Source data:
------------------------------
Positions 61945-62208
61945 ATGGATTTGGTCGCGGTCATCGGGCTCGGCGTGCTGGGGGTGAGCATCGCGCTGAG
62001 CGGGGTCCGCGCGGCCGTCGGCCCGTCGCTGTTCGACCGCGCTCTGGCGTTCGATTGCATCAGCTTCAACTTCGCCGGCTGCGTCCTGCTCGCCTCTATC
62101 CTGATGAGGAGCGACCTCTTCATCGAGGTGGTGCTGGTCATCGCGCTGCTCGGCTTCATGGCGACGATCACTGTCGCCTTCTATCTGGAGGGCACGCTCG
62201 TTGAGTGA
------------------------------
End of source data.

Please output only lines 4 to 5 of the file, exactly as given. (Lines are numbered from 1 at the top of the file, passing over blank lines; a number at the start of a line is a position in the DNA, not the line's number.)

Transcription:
62101 CTGATGAGGAGCGACCTCTTCATCGAGGTGGTGCTGGTCATCGCGCTGCTCGGCTTCATGGCGACGATCACTGTCGCCTTCTATCTGGAGGGCACGCTCG
62201 TTGAGTGA